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June 2020 Function-Specific Mixing Times and Concentration Away from Equilibrium
Maxim Rabinovich, Aaditya Ramdas, Michael I. Jordan, Martin J. Wainwright
Bayesian Anal. 15(2): 505-532 (June 2020). DOI: 10.1214/19-BA1151


Slow mixing is the central hurdle is applications of Markov chains, especially those used for Monte Carlo approximations (MCMC). In the setting of Bayesian inference, it is often only of interest to estimate the stationary expectations of a small set of functions, and so the usual definition of mixing based on total variation convergence may be too conservative. Accordingly, we introduce function-specific analogs of mixing times and spectral gaps, and use them to prove Hoeffding-like function-specific concentration inequalities. These results show that it is possible for empirical expectations of functions to concentrate long before the underlying chain has mixed in the classical sense, and we show that the concentration rates we achieve are optimal up to constants. We use our techniques to derive confidence intervals that are sharper than those implied by both classical Markov-chain Hoeffding bounds and Berry-Esseen-corrected central limit theorem (CLT) bounds. For applications that require testing, rather than point estimation, we show similar improvements over recent sequential testing results for MCMC. We conclude by applying our framework to real-data examples of MCMC, providing evidence that our theory is both accurate and relevant to practice.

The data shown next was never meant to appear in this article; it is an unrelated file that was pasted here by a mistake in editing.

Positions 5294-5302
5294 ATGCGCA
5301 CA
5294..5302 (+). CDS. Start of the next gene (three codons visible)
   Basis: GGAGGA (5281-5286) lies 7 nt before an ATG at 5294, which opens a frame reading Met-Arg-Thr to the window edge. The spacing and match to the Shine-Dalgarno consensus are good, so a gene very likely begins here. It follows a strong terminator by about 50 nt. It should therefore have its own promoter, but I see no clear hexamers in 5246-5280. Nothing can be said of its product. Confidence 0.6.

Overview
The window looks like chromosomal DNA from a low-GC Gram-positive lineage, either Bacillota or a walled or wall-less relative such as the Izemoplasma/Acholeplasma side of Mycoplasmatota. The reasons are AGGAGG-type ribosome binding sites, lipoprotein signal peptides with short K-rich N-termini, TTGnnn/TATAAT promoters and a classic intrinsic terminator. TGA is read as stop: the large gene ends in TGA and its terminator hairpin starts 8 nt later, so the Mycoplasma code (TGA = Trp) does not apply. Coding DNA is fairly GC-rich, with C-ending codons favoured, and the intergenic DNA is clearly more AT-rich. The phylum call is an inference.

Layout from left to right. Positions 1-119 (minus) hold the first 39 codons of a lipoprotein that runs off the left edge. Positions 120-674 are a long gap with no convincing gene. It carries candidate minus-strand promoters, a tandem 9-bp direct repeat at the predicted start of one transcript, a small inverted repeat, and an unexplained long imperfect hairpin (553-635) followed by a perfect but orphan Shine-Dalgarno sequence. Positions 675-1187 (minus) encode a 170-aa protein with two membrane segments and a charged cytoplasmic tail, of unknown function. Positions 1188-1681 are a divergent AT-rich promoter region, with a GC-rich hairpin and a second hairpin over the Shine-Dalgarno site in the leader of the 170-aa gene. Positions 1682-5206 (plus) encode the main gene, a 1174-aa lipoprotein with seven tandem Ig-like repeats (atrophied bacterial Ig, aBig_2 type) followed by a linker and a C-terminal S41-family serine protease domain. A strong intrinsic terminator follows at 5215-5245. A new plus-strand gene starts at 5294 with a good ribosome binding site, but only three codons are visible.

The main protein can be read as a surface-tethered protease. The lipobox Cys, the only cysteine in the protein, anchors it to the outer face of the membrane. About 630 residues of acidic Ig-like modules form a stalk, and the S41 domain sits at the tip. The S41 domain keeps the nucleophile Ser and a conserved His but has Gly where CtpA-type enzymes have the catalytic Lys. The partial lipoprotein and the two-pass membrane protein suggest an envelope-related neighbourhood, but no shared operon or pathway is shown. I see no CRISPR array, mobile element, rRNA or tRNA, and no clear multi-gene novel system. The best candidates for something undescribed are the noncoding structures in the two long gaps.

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Maxim Rabinovich. Aaditya Ramdas. Michael I. Jordan. Martin J. Wainwright. "Function-Specific Mixing Times and Concentration Away from Equilibrium." Bayesian Anal. 15 (2) 505 - 532, June 2020.


Published: June 2020
First available in Project Euclid: 13 June 2019

MathSciNet: MR4078723
Digital Object Identifier: 10.1214/19-BA1151

Primary: 60J10
Secondary: 62M02 , 62M05

Keywords: Concentration inequalities , confidence intervals , Markov chain Monte Carlo , Markov chains , Probability , sequential testing , statistics


Vol.15 • No. 2 • June 2020
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